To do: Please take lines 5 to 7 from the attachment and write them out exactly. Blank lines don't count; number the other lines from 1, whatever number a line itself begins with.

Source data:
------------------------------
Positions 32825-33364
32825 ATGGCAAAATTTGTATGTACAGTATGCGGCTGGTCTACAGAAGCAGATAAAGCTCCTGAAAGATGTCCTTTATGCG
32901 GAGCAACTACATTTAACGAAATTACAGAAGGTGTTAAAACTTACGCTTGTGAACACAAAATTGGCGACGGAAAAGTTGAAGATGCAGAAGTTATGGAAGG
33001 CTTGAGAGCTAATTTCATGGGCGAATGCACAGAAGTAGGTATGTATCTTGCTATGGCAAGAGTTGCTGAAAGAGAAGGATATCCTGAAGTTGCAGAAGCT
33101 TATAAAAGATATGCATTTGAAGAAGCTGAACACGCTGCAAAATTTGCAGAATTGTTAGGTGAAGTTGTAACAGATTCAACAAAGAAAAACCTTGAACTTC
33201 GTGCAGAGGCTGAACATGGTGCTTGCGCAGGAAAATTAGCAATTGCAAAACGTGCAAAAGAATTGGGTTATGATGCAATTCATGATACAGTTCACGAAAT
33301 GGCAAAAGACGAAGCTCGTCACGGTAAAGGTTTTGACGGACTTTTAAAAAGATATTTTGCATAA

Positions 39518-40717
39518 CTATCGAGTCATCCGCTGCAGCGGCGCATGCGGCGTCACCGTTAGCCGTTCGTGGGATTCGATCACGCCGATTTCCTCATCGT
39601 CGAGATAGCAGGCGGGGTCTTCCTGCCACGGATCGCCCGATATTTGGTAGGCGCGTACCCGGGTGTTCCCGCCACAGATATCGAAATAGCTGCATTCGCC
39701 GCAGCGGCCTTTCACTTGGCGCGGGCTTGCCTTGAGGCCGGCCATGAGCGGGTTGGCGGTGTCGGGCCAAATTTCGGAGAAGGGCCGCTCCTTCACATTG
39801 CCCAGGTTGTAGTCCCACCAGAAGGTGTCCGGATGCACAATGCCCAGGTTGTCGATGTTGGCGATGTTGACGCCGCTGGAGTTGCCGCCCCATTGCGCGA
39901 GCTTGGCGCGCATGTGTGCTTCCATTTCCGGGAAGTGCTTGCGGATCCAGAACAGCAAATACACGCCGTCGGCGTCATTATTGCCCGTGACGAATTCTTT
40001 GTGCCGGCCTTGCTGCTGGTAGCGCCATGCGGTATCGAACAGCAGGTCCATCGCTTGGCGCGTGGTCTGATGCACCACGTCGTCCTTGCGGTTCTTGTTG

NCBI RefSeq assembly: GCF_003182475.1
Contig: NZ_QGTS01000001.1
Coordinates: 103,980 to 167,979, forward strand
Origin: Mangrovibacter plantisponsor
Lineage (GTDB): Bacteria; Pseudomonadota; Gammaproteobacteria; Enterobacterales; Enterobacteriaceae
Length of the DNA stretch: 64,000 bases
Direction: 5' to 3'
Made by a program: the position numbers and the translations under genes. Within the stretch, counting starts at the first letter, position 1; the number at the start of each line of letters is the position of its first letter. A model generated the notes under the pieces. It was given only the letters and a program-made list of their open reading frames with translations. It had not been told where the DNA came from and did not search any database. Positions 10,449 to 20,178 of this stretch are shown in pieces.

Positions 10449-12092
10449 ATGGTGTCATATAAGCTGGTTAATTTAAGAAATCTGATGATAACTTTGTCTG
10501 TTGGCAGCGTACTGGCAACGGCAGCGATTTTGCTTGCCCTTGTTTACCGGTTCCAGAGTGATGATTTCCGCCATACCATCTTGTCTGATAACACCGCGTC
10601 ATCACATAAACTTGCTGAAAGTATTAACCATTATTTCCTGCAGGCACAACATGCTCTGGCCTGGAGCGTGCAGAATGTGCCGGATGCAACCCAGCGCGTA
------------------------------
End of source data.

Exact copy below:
33101 TATAAAAGATATGCATTTGAAGAAGCTGAACACGCTGCAAAATTTGCAGAATTGTTAGGTGAAGTTGTAACAGATTCAACAAAGAAAAACCTTGAACTTC
33201 GTGCAGAGGCTGAACATGGTGCTTGCGCAGGAAAATTAGCAATTGCAAAACGTGCAAAAGAATTGGGTTATGATGCAATTCATGATACAGTTCACGAAAT
33301 GGCAAAAGACGAAGCTCGTCACGGTAAAGGTTTTGACGGACTTTTAAAAAGATATTTTGCATAA